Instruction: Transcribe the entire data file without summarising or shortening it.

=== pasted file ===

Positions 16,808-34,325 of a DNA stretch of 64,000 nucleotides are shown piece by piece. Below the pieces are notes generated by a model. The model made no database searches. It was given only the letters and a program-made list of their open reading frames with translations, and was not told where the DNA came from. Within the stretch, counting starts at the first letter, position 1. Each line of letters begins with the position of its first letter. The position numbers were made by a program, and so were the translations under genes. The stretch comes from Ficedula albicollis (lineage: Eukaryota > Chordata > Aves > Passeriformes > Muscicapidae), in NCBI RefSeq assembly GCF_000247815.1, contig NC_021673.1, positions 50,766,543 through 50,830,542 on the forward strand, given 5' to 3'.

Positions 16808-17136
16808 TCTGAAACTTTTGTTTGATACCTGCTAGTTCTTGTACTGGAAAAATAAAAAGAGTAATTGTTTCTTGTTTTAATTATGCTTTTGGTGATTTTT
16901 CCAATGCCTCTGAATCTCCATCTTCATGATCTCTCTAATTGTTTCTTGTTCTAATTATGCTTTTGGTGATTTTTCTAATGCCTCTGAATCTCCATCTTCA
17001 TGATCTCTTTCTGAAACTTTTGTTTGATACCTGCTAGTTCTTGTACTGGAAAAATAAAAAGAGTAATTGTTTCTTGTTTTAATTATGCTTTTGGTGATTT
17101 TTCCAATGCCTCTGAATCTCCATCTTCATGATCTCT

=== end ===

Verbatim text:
Positions 16,808-34,325 of a DNA stretch of 64,000 nucleotides are shown piece by piece. Below the pieces are notes generated by a model. The model made no database searches. It was given only the letters and a program-made list of their open reading frames with translations, and was not told where the DNA came from. Within the stretch, counting starts at the first letter, position 1. Each line of letters begins with the position of its first letter. The position numbers were made by a program, and so were the translations under genes. The stretch comes from Ficedula albicollis (lineage: Eukaryota > Chordata > Aves > Passeriformes > Muscicapidae), in NCBI RefSeq assembly GCF_000247815.1, contig NC_021673.1, positions 50,766,543 through 50,830,542 on the forward strand, given 5' to 3'.

Positions 16808-17136
16808 TCTGAAACTTTTGTTTGATACCTGCTAGTTCTTGTACTGGAAAAATAAAAAGAGTAATTGTTTCTTGTTTTAATTATGCTTTTGGTGATTTTT
16901 CCAATGCCTCTGAATCTCCATCTTCATGATCTCTCTAATTGTTTCTTGTTCTAATTATGCTTTTGGTGATTTTTCTAATGCCTCTGAATCTCCATCTTCA
17001 TGATCTCTTTCTGAAACTTTTGTTTGATACCTGCTAGTTCTTGTACTGGAAAAATAAAAAGAGTAATTGTTTCTTGTTTTAATTATGCTTTTGGTGATTT
17101 TTCCAATGCCTCTGAATCTCCATCTTCATGATCTCT